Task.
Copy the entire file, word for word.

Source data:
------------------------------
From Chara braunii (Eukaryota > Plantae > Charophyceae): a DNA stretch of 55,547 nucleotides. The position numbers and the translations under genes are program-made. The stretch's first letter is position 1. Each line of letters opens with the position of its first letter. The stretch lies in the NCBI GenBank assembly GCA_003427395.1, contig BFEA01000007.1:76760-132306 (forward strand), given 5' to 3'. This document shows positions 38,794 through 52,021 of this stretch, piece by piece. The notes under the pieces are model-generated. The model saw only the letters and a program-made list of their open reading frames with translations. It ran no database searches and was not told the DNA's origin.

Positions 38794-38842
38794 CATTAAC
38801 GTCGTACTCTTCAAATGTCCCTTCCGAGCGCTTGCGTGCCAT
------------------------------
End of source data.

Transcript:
From Chara braunii (Eukaryota > Plantae > Charophyceae): a DNA stretch of 55,547 nucleotides. The position numbers and the translations under genes are program-made. The stretch's first letter is position 1. Each line of letters opens with the position of its first letter. The stretch lies in the NCBI GenBank assembly GCA_003427395.1, contig BFEA01000007.1:76760-132306 (forward strand), given 5' to 3'. This document shows positions 38,794 through 52,021 of this stretch, piece by piece. The notes under the pieces are model-generated. The model saw only the letters and a program-made list of their open reading frames with translations. It ran no database searches and was not told the DNA's origin.

Positions 38794-38842
38794 CATTAAC
38801 GTCGTACTCTTCAAATGTCCCTTCCGAGCGCTTGCGTGCCAT